if you don´t want to go into a industri design school where you can if you are lucky
to have a teacher that say make something in wood
thats how it has been the last many years and if you want to learn it in your sparetime
luckely we have a great evening schoolprogram were you can learn what interrested you
from yoga to turning ,knifemaking and other trades
but no real woodworking education here anymore, I gess its becourse we don´t have
some of your lovely darker wood here in Skandinavia like mahogeny and walnut
if we want to go down to the locel woodsurplyer all what we can get is sheedgoods and lausy pine
and some pressuretreaded wood
even thow we can see that there is many many people who tinkle around and make things
with there hannds becourse they are tired of steal, plastic and the concept buy and trow away

my gess is we come back slowly to time were you can have such a job as woodworker
becourse people want qualitat when they buy things now

so look at the bright side we ain´t dead yet :—)

Dennis

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ocwoodworker

204 posts in 1638 days


#19 posted 1473 days ago

I was about to post the same thing as John. I went to a local meeting of woodworking enthusiasts for the first time with my two oldest daughters and saw a lot of old time folks. It was then that it hit me. I am there (39 years old) only because I can afford too do this hobby now. Check out your own experience. Did you have a tough time deciding to buy a table saw or diapers? Priorities in life make the natural progression of passion secondary to the more immediate needs. I started getting into (seriously) woodworking at about 3 years ago. I think if you did a survey and asked “If you have a family, when did you get serious in woodworking?” It would be somewhere in the mid-30’s to early 40’s I bet.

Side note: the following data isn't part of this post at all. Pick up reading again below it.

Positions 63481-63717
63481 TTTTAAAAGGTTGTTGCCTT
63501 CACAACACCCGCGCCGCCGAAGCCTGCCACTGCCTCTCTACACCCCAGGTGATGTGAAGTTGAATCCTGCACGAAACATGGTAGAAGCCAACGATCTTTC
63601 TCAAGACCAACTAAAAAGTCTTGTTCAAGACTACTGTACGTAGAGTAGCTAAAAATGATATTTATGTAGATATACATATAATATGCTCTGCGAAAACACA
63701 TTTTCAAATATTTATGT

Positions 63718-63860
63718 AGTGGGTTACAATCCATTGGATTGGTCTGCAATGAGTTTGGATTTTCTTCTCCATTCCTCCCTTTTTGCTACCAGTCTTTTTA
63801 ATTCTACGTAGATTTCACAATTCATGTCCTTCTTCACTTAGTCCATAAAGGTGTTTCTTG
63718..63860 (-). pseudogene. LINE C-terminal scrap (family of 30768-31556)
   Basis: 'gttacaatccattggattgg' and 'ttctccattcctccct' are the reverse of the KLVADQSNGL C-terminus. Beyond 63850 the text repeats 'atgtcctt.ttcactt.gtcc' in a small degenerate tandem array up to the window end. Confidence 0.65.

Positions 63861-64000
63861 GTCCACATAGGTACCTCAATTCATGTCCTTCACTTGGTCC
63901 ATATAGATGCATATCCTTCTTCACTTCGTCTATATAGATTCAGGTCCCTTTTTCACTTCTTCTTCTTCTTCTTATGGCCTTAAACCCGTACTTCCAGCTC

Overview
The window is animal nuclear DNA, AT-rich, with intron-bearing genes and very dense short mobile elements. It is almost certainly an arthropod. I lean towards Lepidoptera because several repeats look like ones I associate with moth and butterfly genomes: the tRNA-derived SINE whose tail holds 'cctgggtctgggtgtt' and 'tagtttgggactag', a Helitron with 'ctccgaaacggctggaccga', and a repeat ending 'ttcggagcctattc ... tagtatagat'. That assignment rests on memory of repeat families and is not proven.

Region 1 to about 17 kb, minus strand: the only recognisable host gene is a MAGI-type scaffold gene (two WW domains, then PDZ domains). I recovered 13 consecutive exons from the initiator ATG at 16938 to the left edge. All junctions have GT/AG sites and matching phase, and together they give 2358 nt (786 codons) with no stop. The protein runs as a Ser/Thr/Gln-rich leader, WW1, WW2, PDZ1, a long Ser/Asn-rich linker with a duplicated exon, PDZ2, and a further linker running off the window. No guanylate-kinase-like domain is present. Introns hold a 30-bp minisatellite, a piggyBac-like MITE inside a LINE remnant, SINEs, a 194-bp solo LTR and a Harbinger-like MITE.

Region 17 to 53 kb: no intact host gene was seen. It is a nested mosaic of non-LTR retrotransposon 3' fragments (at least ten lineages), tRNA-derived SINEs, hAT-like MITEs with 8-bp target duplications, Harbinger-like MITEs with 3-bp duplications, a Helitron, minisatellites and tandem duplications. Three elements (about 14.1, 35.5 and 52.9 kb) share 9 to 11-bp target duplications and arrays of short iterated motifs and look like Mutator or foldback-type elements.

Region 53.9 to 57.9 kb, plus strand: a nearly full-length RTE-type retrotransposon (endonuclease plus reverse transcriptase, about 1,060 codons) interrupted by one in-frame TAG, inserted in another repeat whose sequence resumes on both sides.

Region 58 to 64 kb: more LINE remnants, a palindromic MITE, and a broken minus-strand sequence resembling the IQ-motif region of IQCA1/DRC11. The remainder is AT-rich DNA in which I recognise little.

-- I'd like to believe Murphy's Law haunts my woodshop, because if it's Karma it would mean I had something to do with it. - K.R.

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Dennisgrosen

10850 posts in 1749 days


#20 posted 1473 days ago

Kevin
it has nothing to do with when you get serius about woodworking that is the big question
its when did you get the bite from the big wood/DIY bug in your life
if it hasn´t come across you when you was young I daubt it ever will
we simply have to have good schools with both education in books
and education in making thing with you hands and be creative with them its the only way forward
children is both the best and the worst resourse we have , you can nurse there brain or you can dump them
and say what do I care

View Div's profile

Div

1653 posts in 1574 days


#21 posted 1473 days ago

From a hobbyist point of view, John makes some good comments. The woodworking guild in my area consists mostly of retired guys with disposable income.
Off course, woodworking can be done without a large financial outlay. Hand tools! Guess that is just too slow and labor intensive for most. Blame it on the influence of our modern instant gratification, consumer driven society. That’s why the tool shops are smiling and coming up with more and more ridiculous gizmos!
I work wood for a living, so some thoughts from that side. The craft of woodworking as such is dying, yes. As is many other crafts. The task of making basic wooden things has been taken over by machines and sweatshops.
At the same time, craftsmanship is also dying and that is our savior. More and more people are beginning to recognize the lack of craftsmanship in consumer production goods.

Good craftsmanship is becoming contemporary art. People are starting to value the exclusivity of good craftsmanship and design and they are willing to pay for it.